The American Tract Society was founded in 1825 "to promote the interests of vital godliness and sound morality by the circulation of religious tracts calculated to receive the approbation of all Evangelical Christians." Within a few years of its founding, the Society was producing millions of pieces of Gospel literature-tracts, booklets, books, magazines, and Bibles. But a distribution system was needed to get the literature to the people for whom it was intended. A system of traveling Christian literature salesmen [colporteurs] was enlisted by the Society, and they took the literature into the streets, homes, and churches of America. Thus an "army" of colporteurs traveled across the country in the 19th century selling and distributing the Society's literature, leading worship services, and counseling with those they met. During the Civil War, efforts were undertaken by the Society to provide the Union army with religious reading materials and Bibles. In fact, beginning in 1869 the Society presented Bibles to all the entering cadets at the West Point Military Academy, a practice which continues today.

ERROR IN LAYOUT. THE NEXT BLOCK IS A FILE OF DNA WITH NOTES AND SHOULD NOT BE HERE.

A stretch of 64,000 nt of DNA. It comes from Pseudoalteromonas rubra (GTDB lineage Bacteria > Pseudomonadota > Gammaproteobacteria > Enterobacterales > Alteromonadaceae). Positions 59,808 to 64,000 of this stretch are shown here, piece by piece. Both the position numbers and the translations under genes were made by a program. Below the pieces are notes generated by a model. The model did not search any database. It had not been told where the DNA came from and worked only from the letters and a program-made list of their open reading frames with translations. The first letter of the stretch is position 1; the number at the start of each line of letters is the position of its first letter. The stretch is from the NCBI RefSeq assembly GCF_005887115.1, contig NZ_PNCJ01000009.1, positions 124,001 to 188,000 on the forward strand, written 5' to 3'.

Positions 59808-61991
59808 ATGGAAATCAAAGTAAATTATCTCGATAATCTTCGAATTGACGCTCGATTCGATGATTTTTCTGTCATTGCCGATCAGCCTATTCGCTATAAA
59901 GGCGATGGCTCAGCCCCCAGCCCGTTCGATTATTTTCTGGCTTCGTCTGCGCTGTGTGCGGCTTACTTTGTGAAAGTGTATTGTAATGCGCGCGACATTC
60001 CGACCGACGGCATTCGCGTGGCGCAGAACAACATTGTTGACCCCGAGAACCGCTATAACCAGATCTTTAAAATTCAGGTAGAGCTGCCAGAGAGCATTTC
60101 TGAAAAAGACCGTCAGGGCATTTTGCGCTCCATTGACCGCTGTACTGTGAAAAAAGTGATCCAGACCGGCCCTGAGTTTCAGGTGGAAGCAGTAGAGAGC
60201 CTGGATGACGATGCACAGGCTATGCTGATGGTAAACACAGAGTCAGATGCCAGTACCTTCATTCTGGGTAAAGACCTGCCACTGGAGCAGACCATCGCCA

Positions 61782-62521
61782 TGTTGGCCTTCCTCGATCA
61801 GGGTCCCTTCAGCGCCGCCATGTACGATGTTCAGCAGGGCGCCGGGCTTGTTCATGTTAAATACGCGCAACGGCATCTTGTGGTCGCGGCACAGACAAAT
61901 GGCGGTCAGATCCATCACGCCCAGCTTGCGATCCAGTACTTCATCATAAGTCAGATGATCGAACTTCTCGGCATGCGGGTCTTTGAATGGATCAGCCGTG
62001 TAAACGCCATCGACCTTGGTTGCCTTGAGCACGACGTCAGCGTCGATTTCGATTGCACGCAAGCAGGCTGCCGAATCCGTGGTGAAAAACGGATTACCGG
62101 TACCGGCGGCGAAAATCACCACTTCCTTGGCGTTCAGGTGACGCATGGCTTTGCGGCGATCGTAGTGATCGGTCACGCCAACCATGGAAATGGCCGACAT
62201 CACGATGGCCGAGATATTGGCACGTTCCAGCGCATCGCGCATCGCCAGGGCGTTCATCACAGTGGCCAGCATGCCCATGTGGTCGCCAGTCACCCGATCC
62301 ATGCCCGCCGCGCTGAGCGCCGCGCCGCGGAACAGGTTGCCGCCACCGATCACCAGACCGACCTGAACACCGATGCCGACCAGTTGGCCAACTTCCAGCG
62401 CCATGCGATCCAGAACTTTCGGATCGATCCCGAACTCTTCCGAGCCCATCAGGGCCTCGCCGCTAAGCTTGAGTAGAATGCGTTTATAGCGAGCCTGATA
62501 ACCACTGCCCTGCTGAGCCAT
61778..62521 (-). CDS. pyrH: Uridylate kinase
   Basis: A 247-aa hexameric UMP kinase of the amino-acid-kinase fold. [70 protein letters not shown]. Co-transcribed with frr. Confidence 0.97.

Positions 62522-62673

Bible, 1862 - This Centennial Library copy of the New Testament, published by the American Tract Society, was printed in New York in 1862 during the Civil War. The Society initiated efforts to distribute religious literature and Bibles to the Union Army during the war.
Biblical Heritage Gallery, Cedarville University, American Tract Society